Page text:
The Hamlet miasma

The Hamlet miasma

Why it is that some people who’ve dug themselves deep into a hole keep digging is a question for the ages. Witness Pittsburgh Public Schools Superintendent Anthony Hamlet.

Hamlet came to the job under a cloud of alleged resume-padding and plagiarism. He got the job anyway. Then came ethics questions over unauthorized foreign travel, gifts from vendors and no-bid contracts.

All that was layered on top of the district’s perennially high per-pupil spending for perpetually abysmal academic results.

Now comes the latest in a series of KDKA-TV reports that show Hamlet is a paid consultant for a company whose clients have been awarded several major Pittsburgh Public Schools contracts.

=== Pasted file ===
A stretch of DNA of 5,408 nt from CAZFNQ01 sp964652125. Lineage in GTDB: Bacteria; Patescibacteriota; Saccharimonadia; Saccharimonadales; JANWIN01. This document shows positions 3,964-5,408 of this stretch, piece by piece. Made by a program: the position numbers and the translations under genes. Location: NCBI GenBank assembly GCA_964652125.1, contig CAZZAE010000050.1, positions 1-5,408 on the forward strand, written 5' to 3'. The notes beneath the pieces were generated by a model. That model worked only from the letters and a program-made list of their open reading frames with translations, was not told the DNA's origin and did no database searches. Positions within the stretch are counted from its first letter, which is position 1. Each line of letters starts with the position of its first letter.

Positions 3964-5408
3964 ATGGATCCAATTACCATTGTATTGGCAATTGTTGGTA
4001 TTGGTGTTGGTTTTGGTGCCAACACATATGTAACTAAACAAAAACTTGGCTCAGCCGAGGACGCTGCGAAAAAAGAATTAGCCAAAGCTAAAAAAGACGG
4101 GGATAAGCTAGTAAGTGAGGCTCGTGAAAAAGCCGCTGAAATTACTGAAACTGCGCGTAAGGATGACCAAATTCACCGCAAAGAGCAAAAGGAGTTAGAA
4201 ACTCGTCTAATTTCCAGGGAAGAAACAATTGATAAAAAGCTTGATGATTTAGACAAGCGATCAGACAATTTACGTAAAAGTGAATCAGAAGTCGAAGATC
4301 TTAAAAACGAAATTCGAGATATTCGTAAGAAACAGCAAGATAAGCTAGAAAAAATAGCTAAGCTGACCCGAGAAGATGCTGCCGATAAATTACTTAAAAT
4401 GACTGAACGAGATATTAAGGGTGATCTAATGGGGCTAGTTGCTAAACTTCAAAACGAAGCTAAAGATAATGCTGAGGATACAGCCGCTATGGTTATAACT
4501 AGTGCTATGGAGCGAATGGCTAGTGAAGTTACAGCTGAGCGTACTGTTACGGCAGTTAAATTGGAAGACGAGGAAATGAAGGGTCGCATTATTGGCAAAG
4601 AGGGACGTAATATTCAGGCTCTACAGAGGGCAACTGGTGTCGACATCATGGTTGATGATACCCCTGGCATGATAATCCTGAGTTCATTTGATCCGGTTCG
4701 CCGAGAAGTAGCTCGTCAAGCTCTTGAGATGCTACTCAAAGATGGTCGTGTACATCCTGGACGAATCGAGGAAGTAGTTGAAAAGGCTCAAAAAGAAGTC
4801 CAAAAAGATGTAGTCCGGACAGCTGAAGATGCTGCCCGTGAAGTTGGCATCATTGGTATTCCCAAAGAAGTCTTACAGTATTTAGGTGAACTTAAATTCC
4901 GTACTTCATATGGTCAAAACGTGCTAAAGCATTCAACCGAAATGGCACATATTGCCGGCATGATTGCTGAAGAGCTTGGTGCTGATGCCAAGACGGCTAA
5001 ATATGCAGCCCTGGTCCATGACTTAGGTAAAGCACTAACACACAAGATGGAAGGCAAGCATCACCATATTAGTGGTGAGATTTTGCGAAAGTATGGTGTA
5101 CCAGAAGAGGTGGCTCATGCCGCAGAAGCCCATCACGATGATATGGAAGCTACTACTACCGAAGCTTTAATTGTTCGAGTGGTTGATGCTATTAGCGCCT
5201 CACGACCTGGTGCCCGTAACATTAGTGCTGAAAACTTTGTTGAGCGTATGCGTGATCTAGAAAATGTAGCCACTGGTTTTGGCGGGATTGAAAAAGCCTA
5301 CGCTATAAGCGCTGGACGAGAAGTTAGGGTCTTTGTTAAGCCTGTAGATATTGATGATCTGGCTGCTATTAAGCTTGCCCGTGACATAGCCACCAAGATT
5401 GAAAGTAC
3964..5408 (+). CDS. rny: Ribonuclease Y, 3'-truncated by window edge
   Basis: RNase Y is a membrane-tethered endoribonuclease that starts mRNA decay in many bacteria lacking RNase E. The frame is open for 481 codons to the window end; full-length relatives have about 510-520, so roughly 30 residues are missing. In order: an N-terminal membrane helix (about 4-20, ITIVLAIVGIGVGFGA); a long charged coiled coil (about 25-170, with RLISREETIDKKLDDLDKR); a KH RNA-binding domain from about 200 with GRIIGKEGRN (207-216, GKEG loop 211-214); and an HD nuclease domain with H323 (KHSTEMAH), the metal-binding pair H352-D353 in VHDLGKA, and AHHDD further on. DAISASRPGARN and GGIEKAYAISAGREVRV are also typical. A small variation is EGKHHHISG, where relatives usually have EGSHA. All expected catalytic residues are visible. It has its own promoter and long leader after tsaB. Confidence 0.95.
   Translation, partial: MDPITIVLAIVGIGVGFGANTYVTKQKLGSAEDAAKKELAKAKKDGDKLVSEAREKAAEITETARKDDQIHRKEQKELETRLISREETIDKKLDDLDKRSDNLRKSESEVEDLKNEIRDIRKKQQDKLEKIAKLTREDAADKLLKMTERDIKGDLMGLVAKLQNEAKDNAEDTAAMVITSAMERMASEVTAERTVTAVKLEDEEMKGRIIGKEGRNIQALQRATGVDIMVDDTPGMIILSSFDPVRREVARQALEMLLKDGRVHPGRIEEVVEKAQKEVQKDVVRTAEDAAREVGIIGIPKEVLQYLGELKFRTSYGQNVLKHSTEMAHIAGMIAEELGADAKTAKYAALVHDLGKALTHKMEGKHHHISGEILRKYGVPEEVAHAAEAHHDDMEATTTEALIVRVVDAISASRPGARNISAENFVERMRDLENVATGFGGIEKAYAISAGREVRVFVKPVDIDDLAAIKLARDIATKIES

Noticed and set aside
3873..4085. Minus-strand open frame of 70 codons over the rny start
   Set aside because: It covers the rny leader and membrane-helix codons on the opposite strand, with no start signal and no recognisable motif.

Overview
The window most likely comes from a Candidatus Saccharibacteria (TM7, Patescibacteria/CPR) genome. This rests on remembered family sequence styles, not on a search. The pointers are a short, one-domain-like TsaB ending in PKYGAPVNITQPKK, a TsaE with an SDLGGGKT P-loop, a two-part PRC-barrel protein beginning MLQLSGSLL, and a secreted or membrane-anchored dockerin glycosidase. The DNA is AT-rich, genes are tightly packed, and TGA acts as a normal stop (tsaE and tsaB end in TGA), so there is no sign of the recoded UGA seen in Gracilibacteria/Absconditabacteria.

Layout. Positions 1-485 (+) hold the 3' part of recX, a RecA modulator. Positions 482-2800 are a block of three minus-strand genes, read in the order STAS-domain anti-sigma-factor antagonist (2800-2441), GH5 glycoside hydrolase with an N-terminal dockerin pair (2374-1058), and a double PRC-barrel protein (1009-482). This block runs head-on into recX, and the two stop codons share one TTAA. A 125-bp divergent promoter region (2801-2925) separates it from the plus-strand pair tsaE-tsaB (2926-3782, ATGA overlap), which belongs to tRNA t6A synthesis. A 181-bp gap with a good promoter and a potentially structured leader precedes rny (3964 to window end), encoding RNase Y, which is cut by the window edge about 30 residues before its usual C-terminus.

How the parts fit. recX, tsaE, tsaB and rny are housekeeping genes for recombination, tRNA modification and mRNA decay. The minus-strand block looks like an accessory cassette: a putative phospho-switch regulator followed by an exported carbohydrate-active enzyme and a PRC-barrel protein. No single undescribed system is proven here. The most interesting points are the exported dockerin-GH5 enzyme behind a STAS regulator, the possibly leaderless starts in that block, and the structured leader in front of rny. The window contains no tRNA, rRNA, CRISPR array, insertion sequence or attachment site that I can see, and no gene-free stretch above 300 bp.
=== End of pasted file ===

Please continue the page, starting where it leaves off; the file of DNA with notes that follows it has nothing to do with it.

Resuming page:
As Pittsburgh City Controller Michael Lamb told the station’s Andy Sheehan, “He’s getting paid by people he’s awarding contracts to. That’s an absolute blatant conflict of interest.”

Lamb says the arrangement violates both school district policy and state law.

In a written statement, Hamlet defended his “consultancy,” saying it was “vetted and approved” by Ira Weiss, the district’s solicitor.

But in a written statement of his own, Weiss, who authorized one of two investigations into Hamlet for travel and contract matters (the school board president is conducting her own investigation), says his approval was predicated on the superintendent not receiving any compensation.

Additionally, Weiss says Hamlet’s characterization of his prospective consultancy was “inconsistent with the description provided me.”

And all this drama only adds to the odoriferousness of Pittsburgh Public Schools’ unacceptably long-running academic and leadership miasma.

Colin McNickle is communications and marketing director at the Allegheny Institute for Public Policy (